MRI in early prostate cancer detection: How to manage indeterminate or equivocal PI-RADS 3 lesions?
This review focuses on indeterminate lesions on prostate magnetic resonance imaging (MRI), assigned as PI-RADS category 3. The prevalence of PI-RADS 3 index lesion in the diagnostic work-up is significant, varying between one in three (32%) to one in five (22%) men, depending on patient cohort of first biopsies, previously negative biopsies, and active surveillance biopsies. A management strategy must be developed for this group of men with an indeterminate suspicion of having clinically significant prostate cancer (csPCa). Currently available data show that the actual prevalence of csPCa after targeted biopsy in PI-RADS 3 lesions vary between patients groups from one in five (21%) to one in six (16%), depending on previous biopsy status. Although this prevalence is lower in comparison to PI-RADS 4 and PI-RADS 5 lesions, still a considerable proportion of men harbor significant disease. Men with such a PI-RADS 3 lesion should therefore be adequately managed. In general, the clinical approach of using a threshold of PI-RADS ≥4 instead of PI-RADS ≥ to select MRI for targeted biopsies is not supported by data from our explorative literature search using current definitions of csPCa. A possible adaptation to the threshold of PI-RADS ≥4 in combination with other clinical markers could be considered within an active surveillance protocol, where the balance between the individual risk of missing csPCa and the constant process of repeating prostate biopsies is crucial. In the future, improvements in MR imaging and interpretation, combined with molecular biomarkers and multivariate risk models will all be employed in prostate cancer detection and monitoring. These combinations will aid decision-making in challenging circumstances, such as unclear and diagnostic equivocal results for csPCa at early detection.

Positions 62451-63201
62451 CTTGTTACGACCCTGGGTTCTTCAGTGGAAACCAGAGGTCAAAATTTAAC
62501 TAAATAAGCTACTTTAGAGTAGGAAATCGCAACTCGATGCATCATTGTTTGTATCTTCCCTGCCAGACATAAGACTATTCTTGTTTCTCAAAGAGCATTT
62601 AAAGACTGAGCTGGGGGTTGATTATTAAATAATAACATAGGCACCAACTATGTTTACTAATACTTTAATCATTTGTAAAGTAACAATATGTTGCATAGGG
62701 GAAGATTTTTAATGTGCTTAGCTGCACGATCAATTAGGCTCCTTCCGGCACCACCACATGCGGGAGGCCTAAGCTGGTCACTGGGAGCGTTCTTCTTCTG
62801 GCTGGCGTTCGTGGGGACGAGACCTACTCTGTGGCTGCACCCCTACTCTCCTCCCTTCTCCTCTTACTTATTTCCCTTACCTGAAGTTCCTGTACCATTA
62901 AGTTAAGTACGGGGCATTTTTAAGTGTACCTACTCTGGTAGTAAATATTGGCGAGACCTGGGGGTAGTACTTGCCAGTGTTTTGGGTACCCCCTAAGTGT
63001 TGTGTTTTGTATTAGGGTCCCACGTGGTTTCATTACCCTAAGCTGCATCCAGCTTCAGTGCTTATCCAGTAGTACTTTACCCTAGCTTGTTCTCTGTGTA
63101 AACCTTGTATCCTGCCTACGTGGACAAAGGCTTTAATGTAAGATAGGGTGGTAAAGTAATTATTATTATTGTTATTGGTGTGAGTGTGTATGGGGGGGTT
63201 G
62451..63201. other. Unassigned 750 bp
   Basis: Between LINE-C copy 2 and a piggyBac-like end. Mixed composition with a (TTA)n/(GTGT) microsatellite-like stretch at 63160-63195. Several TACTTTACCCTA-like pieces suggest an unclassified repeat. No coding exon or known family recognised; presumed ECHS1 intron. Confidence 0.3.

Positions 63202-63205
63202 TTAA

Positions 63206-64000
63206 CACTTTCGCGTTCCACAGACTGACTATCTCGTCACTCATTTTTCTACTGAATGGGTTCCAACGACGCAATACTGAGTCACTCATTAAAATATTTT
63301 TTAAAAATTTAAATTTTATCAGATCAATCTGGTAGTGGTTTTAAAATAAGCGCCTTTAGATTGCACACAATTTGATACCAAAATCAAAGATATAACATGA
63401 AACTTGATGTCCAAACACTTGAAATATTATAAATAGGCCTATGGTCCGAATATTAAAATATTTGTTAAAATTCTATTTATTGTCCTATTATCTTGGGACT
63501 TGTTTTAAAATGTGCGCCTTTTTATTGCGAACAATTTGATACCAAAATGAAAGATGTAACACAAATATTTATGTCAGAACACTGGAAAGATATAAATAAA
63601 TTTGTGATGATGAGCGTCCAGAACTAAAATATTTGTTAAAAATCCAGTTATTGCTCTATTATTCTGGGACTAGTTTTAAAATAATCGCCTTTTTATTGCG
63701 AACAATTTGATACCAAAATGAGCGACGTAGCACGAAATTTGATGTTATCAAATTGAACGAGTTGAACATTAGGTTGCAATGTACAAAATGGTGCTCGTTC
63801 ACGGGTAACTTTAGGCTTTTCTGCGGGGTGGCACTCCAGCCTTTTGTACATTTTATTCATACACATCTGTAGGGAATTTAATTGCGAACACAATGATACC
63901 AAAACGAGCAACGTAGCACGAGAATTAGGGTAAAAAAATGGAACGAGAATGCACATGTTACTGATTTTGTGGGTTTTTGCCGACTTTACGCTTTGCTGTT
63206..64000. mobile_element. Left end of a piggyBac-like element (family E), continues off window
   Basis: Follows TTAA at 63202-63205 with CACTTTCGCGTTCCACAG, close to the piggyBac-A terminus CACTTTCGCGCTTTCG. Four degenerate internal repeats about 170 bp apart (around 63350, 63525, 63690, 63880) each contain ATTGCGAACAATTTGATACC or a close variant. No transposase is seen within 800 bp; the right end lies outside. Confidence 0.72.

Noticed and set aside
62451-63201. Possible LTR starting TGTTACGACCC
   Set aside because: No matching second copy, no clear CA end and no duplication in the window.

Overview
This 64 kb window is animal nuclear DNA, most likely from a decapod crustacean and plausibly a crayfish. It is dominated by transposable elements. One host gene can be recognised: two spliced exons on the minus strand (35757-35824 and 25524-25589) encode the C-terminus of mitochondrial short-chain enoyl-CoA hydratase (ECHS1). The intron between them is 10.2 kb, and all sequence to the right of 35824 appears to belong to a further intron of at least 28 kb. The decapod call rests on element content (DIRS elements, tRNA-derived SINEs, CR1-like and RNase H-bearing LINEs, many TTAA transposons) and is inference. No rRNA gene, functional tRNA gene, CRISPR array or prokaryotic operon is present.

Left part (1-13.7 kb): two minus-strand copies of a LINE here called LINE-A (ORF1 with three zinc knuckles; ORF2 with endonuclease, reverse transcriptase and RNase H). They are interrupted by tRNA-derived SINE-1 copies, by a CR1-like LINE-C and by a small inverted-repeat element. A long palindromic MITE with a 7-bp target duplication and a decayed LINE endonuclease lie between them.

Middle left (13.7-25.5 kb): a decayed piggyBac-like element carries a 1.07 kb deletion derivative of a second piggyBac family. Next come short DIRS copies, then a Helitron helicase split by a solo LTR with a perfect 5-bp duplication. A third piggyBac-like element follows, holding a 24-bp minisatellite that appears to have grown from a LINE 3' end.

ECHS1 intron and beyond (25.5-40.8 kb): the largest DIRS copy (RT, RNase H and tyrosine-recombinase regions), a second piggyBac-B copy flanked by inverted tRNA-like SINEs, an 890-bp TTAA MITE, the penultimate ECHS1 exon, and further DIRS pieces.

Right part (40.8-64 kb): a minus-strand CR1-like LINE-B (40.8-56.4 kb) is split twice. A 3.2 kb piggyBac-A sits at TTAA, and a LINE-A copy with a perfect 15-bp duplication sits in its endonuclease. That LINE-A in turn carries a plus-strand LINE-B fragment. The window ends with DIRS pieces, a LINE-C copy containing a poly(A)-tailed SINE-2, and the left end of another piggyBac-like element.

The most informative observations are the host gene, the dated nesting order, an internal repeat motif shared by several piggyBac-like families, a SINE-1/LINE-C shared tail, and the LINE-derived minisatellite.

|Keywords||Biopsy, Equivocal, Indeterminate, Magnetic resonance imaging (MRI), MRI-guided targeted biopsy, PI-RADS, PI-RADS 3, Prostate cancer, PSA density, Risk stratification|
|Persistent URL||dx.doi.org/10.21037/tau.2017.12.31, hdl.handle.net/1765/104247|
|Journal||Translational Andrology and Urology|
Schoots, I.G. (2018). MRI in early prostate cancer detection: How to manage indeterminate or equivocal PI-RADS 3 lesions?. Translational Andrology and Urology, 7(1), 70–82. doi:10.21037/tau.2017.12.31